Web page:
The 22.5% commercial sector share is collected through a targeted rate based on a rate per dollar of capital value.

Our funding targets: operating expenses
User charges0%
Other revenue0%
Targeted rate (Residential 77.5%, Commercial 22.5%) 100%
General rate0%
Total100%
2.6 Conservation Attractions
Activity 2.6.1: Conservation visitor attractions

The Council funds the Wellington Zoo Trust and the Karori Sanctuary Trust. While each of these organisations has specific goals and approaches to conservation and education they provide attractions for residents and visitors.

Community outcome

This activity contributes towards the following outcomes:

Who benefits?
Whole community40%
Individuals40%
Identifiable part of the community20%

These facilities benefit the individuals that choose to attend by providing them with a high-quality recreational and educational experience. These benefits are private and exclusive.

These facilities provide significant benefits to the whole community. They play a major conservation role by protecting endangered species and educating the public about conservation and biodiversity issues.

These facilities also attract tourists to the city, contributing to the local economy.

Who should pay?
Whole community100%

Each of these trusts operates separately from the Council. User charges take the form of entry fees to visit these facilities, which account for about a significant proportion of their income and reflect the private benefits to people who visit these facilities. These user charges do not appear in the Council’s books.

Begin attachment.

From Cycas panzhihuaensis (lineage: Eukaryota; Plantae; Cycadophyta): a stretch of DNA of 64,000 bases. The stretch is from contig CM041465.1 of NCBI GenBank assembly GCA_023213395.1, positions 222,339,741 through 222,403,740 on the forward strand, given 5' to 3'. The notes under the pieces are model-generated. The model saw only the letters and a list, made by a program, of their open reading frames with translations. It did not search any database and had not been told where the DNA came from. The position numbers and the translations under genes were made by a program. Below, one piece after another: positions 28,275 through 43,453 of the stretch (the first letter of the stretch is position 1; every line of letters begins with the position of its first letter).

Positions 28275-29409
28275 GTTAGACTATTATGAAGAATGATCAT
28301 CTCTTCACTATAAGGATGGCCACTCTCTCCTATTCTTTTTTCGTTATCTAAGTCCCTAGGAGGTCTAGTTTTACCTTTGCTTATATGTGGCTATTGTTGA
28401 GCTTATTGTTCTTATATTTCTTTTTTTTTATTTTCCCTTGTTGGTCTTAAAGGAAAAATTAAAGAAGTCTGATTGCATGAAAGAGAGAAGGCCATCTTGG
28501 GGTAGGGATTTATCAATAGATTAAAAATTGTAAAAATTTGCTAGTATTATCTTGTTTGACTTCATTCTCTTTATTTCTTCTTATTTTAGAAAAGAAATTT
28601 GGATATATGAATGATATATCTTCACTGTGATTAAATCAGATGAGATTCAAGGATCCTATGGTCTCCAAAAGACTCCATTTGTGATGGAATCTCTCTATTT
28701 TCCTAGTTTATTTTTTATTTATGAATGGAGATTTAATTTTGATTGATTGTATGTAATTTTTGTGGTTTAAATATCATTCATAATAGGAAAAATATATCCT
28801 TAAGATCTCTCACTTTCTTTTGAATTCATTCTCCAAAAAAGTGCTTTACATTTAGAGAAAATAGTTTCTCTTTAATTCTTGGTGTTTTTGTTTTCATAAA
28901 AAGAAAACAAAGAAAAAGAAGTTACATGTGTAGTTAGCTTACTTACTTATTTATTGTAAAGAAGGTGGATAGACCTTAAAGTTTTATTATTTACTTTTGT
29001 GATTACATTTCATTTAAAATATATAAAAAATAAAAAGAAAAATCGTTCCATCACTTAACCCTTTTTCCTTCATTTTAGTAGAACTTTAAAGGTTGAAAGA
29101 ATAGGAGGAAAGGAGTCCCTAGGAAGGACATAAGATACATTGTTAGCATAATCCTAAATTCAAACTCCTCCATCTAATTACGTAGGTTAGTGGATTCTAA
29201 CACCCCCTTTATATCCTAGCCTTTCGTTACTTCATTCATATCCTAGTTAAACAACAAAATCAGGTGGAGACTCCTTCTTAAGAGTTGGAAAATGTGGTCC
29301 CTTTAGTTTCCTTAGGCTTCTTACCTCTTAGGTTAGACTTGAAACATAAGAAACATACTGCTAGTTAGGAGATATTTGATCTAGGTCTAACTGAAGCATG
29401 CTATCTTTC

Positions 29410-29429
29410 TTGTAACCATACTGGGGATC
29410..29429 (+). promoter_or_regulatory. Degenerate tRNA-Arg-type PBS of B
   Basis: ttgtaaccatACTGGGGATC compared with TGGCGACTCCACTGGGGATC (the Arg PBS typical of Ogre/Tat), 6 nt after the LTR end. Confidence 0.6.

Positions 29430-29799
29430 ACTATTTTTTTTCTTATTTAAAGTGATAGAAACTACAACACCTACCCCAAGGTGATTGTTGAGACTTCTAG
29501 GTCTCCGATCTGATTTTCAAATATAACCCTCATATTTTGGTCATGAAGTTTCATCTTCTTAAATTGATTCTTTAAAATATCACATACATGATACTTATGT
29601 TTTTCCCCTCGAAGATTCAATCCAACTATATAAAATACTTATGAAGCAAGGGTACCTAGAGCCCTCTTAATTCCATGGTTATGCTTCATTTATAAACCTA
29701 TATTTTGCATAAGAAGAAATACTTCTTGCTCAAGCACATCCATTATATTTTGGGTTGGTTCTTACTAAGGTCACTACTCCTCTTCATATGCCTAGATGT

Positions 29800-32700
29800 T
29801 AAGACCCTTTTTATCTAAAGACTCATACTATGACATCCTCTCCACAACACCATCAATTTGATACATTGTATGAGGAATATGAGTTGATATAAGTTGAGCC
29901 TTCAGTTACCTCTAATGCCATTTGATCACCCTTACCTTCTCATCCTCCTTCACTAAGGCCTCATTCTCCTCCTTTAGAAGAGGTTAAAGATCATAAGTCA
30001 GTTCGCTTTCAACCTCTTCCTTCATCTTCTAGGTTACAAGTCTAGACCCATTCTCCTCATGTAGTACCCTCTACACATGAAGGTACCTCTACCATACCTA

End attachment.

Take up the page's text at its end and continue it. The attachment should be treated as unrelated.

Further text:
The Council’s contribution to these facilities reflects the benefits to the community as a whole. For this reason, it is appropriate for the Council’s contribution to be funded from general rates.

These facilities contribute to the Council’s long term goal that the city’s high quality natural environment will attract visitors, residents and visitors.

Our funding targets: operating expenses
User charges0%
Other revenue0%
Targeted rate 0%
General rate100%
Total100%

Economic Development

Growing the regional economy for a prosperous community

The Economic Development Activity is about achieving long-term and sustainable growth in Gross Domestic Product per capita. With a dynamic growing economy, Wellington is able to offer residents prosperity and an outstanding quality of life. Our economic activities include funding tourism promotions and visitor attractions, support for the regional economic development agency, and maintaining relationships with other agencies to foster economic growth.

Operating activities

The funding sources for this area are illustrated in the following table.

Activity Area Activity Grouping Activity   User Fees Other Income Rates General Residential Targeted Commercial Targeted DOWNTOWN TARGETED
Economic Development City promotions and business support 3.1.1 Wellington Regional Economic Development Agency (WREDA) and Venues 0% 0% 100% 20% 0% 30% 50%
    3.1.2 Wellington Convention Centre 0% 0% 100% 60% 0% 0% 40%
    3.1.3 Retail support (free weekend parking) - - - - - - -
    3.1.4 Wellington Economic Initiatives Development Fund (WEID) and Economic Grants 0% 0% 100% 100% 0% 0% 0%
    3.1.5 Major Projects 0% 0% 100% 100% 0% 0% 0%
    3.1.6 International relations 0% 0% 100% 100% 0% 0% 0%
    3.1.7 Business Improvement Districts 0% 0% 100% 0% 0% 100% 0%
Capital Expenditure

The interest and depreciation costs relating to capital expenditure are incorporated in the operating costs of each activity.

Economic development capital expenditure projects generally relate to renewals and are funded through rates funded depreciation and borrowings.

Economic development – activity funding commentary
3.1 City Promotions and Business Support
Activity 3.1.1: WELLINGTON REGIONAL ECONOMIC DEVELOPMENT AGENCY (WREDA) AND VENUES